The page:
Rea Berg is a Clinical MSW Intern, supervised by Dr. Chia-Ying Chou (PSY30161) and Rachel Willimott, LCSW (#90887). She is a graduate student at the University of Denver, studying social work with a concentration in mental health and trauma. Rea provides support for the Better Treatment for Hoarding (BTH) program and welcomes prospective clients.
Rea brings experience working in peer mental health, where she provided support to individuals with diverse lived experiences, including trauma, identity abuse, depression, hoarding and cluttering, anxiety, and substance use. She has also worked with LGBTQIA+ asylum seekers and survivors of gender-based violence. She holds her 40-Hour Domestic Violence Advocate Training Certificate. Rea believes in meeting clients wherever they are in their mental health journey, creating a sacred, collaborative space of healing and connection.
Outside of work, Rea practices yin and vinyasa yoga, hikes with her golden retriever, and makes pottery.
- Intake interviews
- Pre and post-treatment assessments
- Support for the CFT and CBT Groups for Hoarding
Rea’s areas of interest:
- Self-worth and self-compassion
- Hoarding and cluttering
- LGBTQIA+ identity development
- Interpersonal relationship challenges
- Healing from intimate partner violence
Words from Rea about her approach:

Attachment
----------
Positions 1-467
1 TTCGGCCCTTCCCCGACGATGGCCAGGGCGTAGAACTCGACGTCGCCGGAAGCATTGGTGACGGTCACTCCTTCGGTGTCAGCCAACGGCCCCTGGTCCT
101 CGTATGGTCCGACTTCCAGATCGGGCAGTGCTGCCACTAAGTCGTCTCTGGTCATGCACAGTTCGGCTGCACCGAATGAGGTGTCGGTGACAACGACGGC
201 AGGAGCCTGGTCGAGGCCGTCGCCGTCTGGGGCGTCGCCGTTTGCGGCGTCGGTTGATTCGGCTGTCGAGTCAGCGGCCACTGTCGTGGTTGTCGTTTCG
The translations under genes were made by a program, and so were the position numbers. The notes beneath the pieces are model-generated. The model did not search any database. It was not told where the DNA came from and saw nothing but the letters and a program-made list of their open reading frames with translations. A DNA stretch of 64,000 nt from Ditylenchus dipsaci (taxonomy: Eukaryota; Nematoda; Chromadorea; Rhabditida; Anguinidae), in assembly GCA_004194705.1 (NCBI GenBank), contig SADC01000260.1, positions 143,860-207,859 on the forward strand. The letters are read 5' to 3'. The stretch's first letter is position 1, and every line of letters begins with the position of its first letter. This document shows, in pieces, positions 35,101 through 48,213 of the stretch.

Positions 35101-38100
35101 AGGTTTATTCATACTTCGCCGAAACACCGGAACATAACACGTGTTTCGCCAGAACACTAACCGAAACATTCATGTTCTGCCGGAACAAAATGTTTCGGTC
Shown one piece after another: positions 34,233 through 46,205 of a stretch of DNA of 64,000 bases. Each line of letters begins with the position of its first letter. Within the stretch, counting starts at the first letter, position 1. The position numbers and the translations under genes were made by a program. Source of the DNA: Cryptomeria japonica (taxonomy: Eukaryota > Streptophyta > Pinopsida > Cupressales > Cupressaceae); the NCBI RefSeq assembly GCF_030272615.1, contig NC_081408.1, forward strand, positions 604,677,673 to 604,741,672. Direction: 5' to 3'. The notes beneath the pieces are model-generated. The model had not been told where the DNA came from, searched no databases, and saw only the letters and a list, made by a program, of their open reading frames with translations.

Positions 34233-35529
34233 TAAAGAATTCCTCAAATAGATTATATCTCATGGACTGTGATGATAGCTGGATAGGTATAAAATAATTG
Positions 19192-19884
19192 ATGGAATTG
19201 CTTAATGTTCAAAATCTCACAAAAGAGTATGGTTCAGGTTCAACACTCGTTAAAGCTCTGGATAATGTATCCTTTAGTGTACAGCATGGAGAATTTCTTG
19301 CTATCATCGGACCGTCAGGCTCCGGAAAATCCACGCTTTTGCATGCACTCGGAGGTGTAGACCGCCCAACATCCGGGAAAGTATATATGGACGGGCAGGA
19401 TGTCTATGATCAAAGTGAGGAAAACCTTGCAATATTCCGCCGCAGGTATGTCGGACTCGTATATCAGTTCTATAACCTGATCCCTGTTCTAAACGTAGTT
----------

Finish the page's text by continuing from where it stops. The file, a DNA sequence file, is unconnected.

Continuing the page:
I believe we find healing in vulnerability and connection – allowing ourselves to be genuinely seen instead of hiding the parts that feel unworthy or shameful. This process is scary and uncomfortable at times, but it is also a release, a chance for restoration and growth.
As a graduate student of social work, I draw on a person-in-environment perspective. I consider how people and the environment are interconnected, understanding that our mental health is affected by relationships, communities, and broader policies.
I also believe there is wisdom in our somatic, or body, experience. How does your body react when you conjure memories? What does intuition feel like for you? Brenda Salgado writes, ‘We can’t always control the conditions surrounding us, but we can cultivate practices to cope and respond with a sense of choice, integrity, and wisdom.’ Through holistic, compassionate inquiry, we can begin to understand ourselves and our experiences with greater clarity, tapping into our power to choose what’s next.